McDowall's output not forgotten

He brought a gentle and soft spoken demeanor to each of his roles. Roddy McDowall died Saturday at the age of 70.

Over the course of his 60 year film career, McDowall made the transition from child star to character actor. He impressed his early audiences as the clean cut owner of a well groomed collie in Lassie Come Home (1943). Displaying his versatility, McDowall turned in a bravura performance as a young boy in a Welsh mining town in How Green Was My Valley (1941), one of John Ford's finest films-which beat out Citizen Kane for the Best Picture Oscar® in 1941.

As a young man, McDowall's clipped British accent and stately demeanor led to character roles in historical films-on a small scale and epic. Shot in 23 days on a minuscule budget and on the old sets of B-Westerns, Orson Welles' MacBeth (1948) was a dark and intense film. McDowall co-starred as Malcolm. It was a very different world, characterized by excess and opulence, when McDowall teamed with Liz Taylor for Cleopatra (1963). Together for their first time since Lassie, Roddy played Octavian to support Liz as the Queen of the Nile. In another big budget historical epic, The Greatest Story Ever Told (1965), McDowall played the apostle Matthew.

By the late 1960s, he successfully found a new type of character role. McDowall lent his stately screen persona to the role of Cornelius in Planet of the Apes (1971) and repeated the part in the films many sequels, including Escape from the Planet of the Apes (1971), Conquest of the Planet of the Apes (1972) and Battle for the Planet of the Apes (1973). He made the transition to TV with the Apes series and appeared in a number of episodes in 1974, including: Farewell to the Planet of the Apes, The Forgot ten City of the Planet of the Apes, Life, Liberty and Pursuit on the Planet of the Apes and Treachery and Greed on the Planet of the Apes.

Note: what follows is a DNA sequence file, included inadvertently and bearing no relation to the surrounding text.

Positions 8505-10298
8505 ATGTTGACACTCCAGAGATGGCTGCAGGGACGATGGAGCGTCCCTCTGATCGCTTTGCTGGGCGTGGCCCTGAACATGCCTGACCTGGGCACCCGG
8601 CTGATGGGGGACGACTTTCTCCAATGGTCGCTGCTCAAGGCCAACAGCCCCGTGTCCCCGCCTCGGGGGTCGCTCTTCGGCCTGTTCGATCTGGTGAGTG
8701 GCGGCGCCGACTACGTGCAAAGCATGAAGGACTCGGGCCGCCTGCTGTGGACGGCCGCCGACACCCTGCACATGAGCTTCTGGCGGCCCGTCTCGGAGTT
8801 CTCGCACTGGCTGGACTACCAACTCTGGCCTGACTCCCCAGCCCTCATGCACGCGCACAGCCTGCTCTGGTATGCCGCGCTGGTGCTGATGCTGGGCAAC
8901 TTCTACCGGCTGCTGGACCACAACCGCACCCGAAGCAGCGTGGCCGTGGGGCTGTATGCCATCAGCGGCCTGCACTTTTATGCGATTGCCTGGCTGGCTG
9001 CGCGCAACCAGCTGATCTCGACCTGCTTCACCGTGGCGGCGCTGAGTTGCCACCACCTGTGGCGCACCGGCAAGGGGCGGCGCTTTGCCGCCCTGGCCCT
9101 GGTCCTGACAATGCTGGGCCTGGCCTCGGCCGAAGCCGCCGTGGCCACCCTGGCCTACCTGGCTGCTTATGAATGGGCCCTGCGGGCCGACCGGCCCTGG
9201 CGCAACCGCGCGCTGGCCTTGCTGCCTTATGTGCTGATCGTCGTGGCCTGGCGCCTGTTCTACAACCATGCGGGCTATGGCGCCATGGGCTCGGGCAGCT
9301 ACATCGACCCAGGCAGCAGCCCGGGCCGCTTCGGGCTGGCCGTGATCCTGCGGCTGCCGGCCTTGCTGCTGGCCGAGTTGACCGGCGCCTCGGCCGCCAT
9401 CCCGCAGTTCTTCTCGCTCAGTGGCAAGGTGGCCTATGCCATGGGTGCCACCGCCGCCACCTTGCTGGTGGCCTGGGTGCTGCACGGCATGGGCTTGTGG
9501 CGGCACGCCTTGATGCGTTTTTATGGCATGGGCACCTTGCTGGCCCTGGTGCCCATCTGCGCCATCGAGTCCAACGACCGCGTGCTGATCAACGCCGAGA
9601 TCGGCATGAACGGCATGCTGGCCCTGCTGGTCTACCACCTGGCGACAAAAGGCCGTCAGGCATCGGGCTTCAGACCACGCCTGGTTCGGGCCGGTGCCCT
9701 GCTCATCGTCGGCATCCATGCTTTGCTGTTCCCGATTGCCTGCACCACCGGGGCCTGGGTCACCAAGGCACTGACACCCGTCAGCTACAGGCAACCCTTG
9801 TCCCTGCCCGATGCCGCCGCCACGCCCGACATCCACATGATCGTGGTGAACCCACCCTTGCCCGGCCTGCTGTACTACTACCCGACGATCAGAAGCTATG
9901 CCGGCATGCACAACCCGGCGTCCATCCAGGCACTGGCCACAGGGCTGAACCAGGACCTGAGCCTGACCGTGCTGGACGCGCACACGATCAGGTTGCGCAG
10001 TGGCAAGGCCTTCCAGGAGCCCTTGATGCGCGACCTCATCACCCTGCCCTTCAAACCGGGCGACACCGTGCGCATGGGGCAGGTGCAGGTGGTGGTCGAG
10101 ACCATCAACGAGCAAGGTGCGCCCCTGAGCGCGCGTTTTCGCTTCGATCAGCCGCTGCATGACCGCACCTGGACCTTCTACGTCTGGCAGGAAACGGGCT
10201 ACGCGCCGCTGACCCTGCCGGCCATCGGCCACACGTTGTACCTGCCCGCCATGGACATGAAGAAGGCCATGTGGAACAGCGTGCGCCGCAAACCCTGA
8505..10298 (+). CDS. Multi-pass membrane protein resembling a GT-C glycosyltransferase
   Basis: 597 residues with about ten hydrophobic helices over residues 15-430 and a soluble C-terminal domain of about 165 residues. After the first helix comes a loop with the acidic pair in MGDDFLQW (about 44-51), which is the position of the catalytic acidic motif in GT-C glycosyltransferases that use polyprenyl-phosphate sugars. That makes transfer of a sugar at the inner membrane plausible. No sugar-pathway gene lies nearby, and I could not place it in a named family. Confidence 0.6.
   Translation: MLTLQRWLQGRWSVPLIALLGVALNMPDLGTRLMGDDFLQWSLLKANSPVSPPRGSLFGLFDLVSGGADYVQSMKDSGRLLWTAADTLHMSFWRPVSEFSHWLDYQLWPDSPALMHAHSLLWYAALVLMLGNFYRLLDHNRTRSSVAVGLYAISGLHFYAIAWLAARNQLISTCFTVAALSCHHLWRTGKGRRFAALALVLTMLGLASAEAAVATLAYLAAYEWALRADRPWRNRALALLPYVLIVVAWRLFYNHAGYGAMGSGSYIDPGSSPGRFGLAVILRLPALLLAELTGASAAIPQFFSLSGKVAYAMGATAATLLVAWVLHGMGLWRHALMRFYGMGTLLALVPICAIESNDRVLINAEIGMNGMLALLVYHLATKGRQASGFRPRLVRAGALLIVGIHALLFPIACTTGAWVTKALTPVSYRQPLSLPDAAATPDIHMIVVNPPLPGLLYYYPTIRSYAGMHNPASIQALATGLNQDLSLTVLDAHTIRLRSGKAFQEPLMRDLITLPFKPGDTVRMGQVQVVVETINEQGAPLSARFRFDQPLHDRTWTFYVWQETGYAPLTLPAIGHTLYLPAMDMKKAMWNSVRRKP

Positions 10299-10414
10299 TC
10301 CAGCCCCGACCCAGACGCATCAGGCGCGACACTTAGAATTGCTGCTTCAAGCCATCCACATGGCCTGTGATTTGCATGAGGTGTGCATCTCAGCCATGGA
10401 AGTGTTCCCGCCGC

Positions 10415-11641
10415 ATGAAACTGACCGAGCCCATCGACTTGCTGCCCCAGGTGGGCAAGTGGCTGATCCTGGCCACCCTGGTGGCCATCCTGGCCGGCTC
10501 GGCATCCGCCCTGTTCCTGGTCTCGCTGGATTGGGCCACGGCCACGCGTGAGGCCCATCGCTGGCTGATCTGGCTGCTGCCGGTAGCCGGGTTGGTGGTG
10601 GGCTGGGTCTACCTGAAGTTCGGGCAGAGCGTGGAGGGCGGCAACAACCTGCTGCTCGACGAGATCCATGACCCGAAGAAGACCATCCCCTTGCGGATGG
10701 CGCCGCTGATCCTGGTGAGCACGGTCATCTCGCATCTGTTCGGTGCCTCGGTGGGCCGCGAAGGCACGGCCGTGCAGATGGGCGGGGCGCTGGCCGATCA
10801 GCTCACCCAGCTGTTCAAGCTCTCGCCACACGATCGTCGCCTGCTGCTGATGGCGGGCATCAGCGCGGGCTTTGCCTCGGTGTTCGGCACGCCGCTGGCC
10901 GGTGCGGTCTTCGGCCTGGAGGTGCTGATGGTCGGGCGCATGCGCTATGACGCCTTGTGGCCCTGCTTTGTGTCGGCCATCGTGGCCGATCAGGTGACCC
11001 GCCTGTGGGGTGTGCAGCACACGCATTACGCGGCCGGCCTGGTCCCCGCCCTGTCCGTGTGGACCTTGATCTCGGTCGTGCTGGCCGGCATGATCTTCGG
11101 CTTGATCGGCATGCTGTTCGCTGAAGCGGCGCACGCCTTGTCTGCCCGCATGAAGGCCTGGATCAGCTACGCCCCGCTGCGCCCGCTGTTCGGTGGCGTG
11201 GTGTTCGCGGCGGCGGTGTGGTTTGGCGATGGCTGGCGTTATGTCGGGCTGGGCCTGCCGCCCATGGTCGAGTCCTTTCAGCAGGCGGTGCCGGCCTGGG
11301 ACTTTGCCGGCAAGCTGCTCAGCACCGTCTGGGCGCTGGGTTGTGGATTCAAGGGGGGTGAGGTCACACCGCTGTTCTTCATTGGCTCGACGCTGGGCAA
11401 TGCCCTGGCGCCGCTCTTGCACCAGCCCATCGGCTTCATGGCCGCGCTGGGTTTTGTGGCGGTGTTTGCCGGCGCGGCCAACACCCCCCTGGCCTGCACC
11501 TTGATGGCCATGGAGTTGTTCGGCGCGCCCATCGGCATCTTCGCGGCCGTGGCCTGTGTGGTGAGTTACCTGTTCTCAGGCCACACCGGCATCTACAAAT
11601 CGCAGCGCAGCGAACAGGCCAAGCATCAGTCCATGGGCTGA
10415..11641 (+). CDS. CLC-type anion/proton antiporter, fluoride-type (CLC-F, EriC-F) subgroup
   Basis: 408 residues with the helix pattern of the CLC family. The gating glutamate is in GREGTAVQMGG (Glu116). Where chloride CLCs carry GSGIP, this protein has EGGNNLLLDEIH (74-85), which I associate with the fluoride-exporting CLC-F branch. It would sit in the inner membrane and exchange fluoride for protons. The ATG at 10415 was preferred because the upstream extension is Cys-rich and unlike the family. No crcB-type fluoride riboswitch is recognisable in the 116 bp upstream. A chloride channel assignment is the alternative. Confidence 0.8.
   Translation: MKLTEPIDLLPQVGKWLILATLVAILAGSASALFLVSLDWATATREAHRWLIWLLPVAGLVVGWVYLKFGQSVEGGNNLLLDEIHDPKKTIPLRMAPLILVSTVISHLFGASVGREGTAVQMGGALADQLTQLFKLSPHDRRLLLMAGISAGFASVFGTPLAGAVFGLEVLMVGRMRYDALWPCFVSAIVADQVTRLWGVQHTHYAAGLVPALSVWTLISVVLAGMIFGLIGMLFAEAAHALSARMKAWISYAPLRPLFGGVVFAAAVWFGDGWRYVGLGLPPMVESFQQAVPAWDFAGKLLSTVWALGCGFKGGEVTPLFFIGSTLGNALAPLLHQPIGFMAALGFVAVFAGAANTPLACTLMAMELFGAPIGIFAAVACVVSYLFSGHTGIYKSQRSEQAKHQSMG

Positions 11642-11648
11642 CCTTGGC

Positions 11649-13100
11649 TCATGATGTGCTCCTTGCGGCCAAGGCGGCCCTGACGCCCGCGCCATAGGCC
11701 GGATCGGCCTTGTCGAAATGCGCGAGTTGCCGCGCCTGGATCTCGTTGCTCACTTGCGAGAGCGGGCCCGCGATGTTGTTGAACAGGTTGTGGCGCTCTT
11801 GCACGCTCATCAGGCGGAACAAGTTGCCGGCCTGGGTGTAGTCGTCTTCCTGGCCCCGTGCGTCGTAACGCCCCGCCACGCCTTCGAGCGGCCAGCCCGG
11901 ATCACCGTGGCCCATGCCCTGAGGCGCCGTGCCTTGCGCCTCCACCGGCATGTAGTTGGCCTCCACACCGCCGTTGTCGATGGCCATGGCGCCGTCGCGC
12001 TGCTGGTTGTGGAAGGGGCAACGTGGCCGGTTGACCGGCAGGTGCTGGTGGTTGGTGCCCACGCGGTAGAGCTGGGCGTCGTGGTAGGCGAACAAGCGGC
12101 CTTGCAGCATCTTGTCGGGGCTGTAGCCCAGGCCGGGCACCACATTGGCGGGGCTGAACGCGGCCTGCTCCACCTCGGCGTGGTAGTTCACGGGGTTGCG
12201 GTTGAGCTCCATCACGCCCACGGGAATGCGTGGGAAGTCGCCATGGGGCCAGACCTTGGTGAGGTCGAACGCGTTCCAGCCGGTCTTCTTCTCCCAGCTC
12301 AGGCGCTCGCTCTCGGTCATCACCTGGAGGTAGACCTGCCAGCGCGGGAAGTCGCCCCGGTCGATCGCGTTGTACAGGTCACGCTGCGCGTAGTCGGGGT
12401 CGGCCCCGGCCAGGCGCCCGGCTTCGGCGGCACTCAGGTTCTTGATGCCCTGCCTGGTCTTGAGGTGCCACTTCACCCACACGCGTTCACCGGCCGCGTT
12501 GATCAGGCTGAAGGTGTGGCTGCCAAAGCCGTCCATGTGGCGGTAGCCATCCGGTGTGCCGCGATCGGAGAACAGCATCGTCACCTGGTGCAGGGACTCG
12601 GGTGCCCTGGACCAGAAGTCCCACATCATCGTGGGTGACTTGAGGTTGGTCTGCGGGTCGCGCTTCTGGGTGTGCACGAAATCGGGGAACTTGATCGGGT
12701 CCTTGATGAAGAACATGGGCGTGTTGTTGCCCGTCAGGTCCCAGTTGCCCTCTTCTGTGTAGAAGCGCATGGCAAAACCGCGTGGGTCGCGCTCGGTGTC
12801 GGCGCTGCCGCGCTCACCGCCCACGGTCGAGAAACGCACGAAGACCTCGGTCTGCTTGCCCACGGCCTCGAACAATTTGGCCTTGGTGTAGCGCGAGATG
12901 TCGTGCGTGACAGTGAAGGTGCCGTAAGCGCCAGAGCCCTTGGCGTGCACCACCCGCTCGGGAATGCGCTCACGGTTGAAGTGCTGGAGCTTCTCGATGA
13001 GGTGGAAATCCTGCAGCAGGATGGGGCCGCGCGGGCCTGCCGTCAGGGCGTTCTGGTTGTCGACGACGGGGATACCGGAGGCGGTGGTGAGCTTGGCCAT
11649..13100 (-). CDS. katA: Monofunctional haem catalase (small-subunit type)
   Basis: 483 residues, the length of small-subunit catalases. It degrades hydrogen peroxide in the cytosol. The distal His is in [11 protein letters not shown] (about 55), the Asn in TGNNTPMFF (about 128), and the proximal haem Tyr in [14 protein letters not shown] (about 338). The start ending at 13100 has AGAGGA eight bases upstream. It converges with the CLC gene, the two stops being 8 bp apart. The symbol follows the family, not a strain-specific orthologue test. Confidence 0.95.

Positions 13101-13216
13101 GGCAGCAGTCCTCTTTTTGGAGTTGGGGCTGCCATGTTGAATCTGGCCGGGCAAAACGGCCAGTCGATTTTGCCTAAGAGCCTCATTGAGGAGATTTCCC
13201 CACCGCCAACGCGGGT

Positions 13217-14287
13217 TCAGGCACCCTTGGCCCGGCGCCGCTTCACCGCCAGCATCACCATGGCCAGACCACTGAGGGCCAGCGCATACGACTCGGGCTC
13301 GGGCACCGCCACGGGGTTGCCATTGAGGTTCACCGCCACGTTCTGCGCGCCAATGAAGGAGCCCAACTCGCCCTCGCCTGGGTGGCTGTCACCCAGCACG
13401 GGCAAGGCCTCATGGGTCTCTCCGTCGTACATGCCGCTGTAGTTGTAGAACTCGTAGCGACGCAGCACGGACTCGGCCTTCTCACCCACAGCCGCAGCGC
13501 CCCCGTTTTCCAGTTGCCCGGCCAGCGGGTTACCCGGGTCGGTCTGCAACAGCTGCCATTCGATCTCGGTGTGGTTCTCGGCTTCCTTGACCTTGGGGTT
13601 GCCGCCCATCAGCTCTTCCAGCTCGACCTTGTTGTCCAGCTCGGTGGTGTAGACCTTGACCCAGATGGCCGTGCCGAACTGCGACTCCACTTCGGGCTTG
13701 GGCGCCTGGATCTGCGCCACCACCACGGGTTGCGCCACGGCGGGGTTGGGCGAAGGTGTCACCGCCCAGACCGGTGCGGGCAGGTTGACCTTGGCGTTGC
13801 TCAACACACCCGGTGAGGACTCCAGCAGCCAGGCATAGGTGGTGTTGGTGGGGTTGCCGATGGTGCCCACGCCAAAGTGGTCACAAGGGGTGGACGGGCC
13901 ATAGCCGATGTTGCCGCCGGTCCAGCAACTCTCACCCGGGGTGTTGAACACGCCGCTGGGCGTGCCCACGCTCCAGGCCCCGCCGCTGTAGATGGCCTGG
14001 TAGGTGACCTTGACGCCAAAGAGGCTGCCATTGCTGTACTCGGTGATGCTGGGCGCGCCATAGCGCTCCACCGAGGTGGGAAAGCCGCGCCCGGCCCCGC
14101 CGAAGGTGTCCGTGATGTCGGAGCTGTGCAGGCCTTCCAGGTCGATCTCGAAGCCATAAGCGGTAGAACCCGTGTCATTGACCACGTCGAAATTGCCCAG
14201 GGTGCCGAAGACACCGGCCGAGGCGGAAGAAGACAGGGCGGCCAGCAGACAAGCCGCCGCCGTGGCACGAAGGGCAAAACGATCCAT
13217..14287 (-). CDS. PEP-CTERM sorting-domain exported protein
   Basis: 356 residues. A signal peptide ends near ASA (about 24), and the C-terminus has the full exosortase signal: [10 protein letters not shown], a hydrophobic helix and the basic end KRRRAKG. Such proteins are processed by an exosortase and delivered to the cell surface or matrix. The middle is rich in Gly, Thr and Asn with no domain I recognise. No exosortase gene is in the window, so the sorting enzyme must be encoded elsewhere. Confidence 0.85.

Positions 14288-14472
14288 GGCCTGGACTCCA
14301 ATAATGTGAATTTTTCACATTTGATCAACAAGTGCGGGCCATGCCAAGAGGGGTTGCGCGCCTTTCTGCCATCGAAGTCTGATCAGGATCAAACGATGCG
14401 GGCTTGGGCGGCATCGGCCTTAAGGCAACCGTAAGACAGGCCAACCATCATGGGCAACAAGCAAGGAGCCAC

McDowall maintained a presence in Hollywood throughout his career with a steady supply of children's films like That Darned Cat (1965), Bedknobs and Broomsticks (1971) and Second Jungle Book: Mowgli and Baloo (1997). His concerned voice and kind disposition made him one of the most reliable character performers in Hollywood.

But ultimately, it was that voice-a proper British accent, clipped and formal that is Roddy McDowall's trademark. He will be remembered both as the child and as the amiable adult character he played to perfection.

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